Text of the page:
If there are two things to which Athens is no stranger, they’re politics and food. On July 15, Athens residents saw the logical conclusion of the two: a campaign event with free BBQ, as 2018 gubernatorial candidate Stacey Abrams hosted a community forum at Pulaski Heights BBQ
Abrams, a Democrat, has served in the Georgia House of Representatives since 2007, assuming the role of House Minority Leader in 2011. Abrams filed for her candidacy on May 2, and will be the first ever black woman to hold a US governorship if elected.
The event began at 12:00 p.m., when attendees were welcomed into the building by members of the Abrams campaign. Staffers took contact information and then attendees were free to help themselves to a plate of BBQ, beans and coleslaw. In the hour before Abrams took center stage, constituents were able to mingle among themselves, but many also had the opportunity to talk to important local political figures.
Tommy Valentine, who is running for the ACC Unified Government’s 9thdistrict seat, was present accompanied by campaign staffers, as well as GA 10th district candidate Chalis Montgomery, perspective 10th district candidate Richard Winfield and many other politically active Athenians.
“I’m really excited about the opportunity we have in front of us as a state to change the direction that Georgia is going in,” said Karen Hilyard, a nine-year resident of Athens. “I’ve really been stunned at how governor Deal has ignored the wishes of his constituents. I want a governor who listens to all of the constituents of Georgia.”
Though the event bore a certain air of political prestige due to the density of prominent political figures, the event welcomed all who had an interest in having some BBQ and hearing Abrams’ platform. Over 100 people were in attendance of the event, including Milana Wilfork, an Athens resident of four years who described herself as uninvolved in general political activism but curious.
“I heard about Stacey Abrams through a friend of mine through church who went to college through her,” Wilfork said. “I’m not very familiar with who she is but I know she’s been traveling all around the state and more so curious about her platform and what direction she wants to take Georgia in.”
Around 1:15, the crowd was quieted to a hush before erupting to thunderous applause as Stacey Abrams ascended to the middle of the stairs to address the whole restaurant.
“I know you came for the barbecue but thank you,” Abrams said, eliciting a good laugh from the crowd. “Hi, my name is Stacey Abrams and I’m running for governor.
Abrams quickly jumped into her family history, talking about her parents’ childhood growing up under segregation and her life growing up with five siblings on the line between working class and working poor. Abrams said that her experience taught her many things, most importantly the importance of helping others, regardless of one’s circumstance.
“”I’m coming for Georgia, Abrams said. “”We have to build a thriving and diverse economy across the state of Georgia. We have to educate bold and ambitious children.”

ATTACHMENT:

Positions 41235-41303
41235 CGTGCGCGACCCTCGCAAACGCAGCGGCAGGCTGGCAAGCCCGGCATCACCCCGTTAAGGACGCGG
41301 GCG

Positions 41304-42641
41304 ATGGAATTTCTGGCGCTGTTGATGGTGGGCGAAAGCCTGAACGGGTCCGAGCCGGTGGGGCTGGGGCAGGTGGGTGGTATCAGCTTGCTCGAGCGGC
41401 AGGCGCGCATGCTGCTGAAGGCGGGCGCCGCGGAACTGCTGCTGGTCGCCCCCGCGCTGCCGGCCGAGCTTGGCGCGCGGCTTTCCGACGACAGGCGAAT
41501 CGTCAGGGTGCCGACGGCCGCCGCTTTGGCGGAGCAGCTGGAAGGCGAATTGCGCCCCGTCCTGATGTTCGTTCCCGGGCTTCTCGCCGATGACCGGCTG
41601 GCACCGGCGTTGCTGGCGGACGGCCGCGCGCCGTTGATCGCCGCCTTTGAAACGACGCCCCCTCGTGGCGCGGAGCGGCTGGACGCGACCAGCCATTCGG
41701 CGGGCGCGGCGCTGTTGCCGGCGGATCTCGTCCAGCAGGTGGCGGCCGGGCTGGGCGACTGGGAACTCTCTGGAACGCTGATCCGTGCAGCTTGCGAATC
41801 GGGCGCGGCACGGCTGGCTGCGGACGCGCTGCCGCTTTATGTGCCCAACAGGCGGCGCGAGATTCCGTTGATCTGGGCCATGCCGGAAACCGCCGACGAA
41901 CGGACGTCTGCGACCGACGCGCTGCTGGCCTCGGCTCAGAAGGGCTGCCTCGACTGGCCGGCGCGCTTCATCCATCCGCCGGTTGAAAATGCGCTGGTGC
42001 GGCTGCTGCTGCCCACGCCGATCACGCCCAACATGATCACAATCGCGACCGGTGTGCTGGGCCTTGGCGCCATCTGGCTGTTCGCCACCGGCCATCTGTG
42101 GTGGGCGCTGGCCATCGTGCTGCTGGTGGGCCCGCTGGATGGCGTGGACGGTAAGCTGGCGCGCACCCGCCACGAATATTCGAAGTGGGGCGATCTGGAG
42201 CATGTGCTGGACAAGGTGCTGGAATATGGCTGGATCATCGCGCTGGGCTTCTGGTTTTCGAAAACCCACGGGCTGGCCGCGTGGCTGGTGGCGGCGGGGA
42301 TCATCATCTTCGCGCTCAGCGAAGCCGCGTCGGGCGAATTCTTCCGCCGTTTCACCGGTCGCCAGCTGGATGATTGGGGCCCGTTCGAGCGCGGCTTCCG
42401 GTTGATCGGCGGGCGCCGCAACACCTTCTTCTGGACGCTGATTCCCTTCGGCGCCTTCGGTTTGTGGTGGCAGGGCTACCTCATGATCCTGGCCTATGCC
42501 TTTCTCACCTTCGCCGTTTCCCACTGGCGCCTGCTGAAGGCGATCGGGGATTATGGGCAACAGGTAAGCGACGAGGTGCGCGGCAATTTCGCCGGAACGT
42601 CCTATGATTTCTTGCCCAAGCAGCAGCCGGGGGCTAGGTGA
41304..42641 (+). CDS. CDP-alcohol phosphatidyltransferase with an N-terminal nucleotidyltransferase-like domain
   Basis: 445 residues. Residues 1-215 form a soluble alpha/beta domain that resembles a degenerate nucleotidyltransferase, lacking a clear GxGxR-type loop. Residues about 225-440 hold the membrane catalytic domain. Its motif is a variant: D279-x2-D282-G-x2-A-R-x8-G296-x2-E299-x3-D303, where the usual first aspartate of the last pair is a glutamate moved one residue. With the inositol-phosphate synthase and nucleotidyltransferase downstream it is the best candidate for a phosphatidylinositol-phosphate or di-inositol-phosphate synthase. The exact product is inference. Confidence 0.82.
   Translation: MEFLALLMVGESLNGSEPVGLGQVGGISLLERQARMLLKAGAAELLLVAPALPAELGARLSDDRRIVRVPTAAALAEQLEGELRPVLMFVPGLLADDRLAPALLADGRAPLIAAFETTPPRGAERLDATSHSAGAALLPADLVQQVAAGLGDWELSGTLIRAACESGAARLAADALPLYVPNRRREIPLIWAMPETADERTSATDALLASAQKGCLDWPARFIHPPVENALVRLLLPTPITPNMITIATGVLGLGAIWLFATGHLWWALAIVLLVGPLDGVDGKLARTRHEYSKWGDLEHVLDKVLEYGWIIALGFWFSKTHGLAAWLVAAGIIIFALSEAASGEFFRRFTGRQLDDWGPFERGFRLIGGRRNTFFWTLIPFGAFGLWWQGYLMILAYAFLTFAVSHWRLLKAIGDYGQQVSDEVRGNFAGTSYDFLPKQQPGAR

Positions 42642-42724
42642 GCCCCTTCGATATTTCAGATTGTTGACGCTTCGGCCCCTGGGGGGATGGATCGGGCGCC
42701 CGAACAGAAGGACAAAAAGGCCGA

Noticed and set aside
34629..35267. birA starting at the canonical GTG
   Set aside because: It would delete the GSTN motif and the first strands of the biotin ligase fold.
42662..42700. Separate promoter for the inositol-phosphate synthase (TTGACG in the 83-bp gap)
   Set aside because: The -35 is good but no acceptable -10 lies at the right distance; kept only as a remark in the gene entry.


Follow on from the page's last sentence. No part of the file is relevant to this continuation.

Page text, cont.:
Abrams went on to answer questions from the audience on topics ranging from Medicaid, to the HOPE Scholarship, to democratic engagement. While working as House Minority Leader, negotiating the future of HOPE was one of Abram’s first major tasks, working across the aisle with the larger Republican majority to negotiate a compromise.
“I am proud of the work we did to preserve the hope scholarship when it was on the verge of bankruptcy, and when the Republican initial plan was to actually increase the standards and make the entire scholarship not only tied to a GPA but tied to the ACT or SAT score,” Abrams said. “Georgia needs to create need based aid. We need to make sure college is affordable for everyone, including C students and those who take hard courses or face challenges.”
Abrams was adamant in her support for the return of need-based aid to the HOPE Scholarship in the future. Abrams also went on to decry the lack of Medicaid expansion in Georgia saying ““the fact that we have decided that more than 500,000 of our fellow citizens do not deserve access to healthcare is an abomination.”
Another central tenant of Abram’s message at the forum was the need for a livable wage, which she hopes will be accomplished through re-investing in Georgia’s small businesses, allowing workers to work one steady job instead of several out of necessity.
Finally, Abrams addressed the need for democratic unity in the coming months. Abrams said that she looks to represent supporters of many recent democratic campaigns, such as the Obama, Clinton and Sanders campaigns within her own in an attempt to reach out to the broadest base of democratic support.
“It is July of 2017, I’m running for governor now because it’s going to take that long for me to learn what I need to do, and to make sure people believe what I am going to say,” Abrams said.
Abrams went on to continue her tour of Georgia later that day, attending a similar event in Augusta at 3:30 p.m. The Georgia gubernatorial race is part of the 2018 midterm elections, taking place on November 6, 2018. Abrams is joined by Representative Stacey Evans on the Democratic side, while the Republican Party currently has four declared candidates in Lieutenant Governor Casey Cagle, Secretary of State Brian Kemp, as well as state senators Hunter Hill and Michael Williams.
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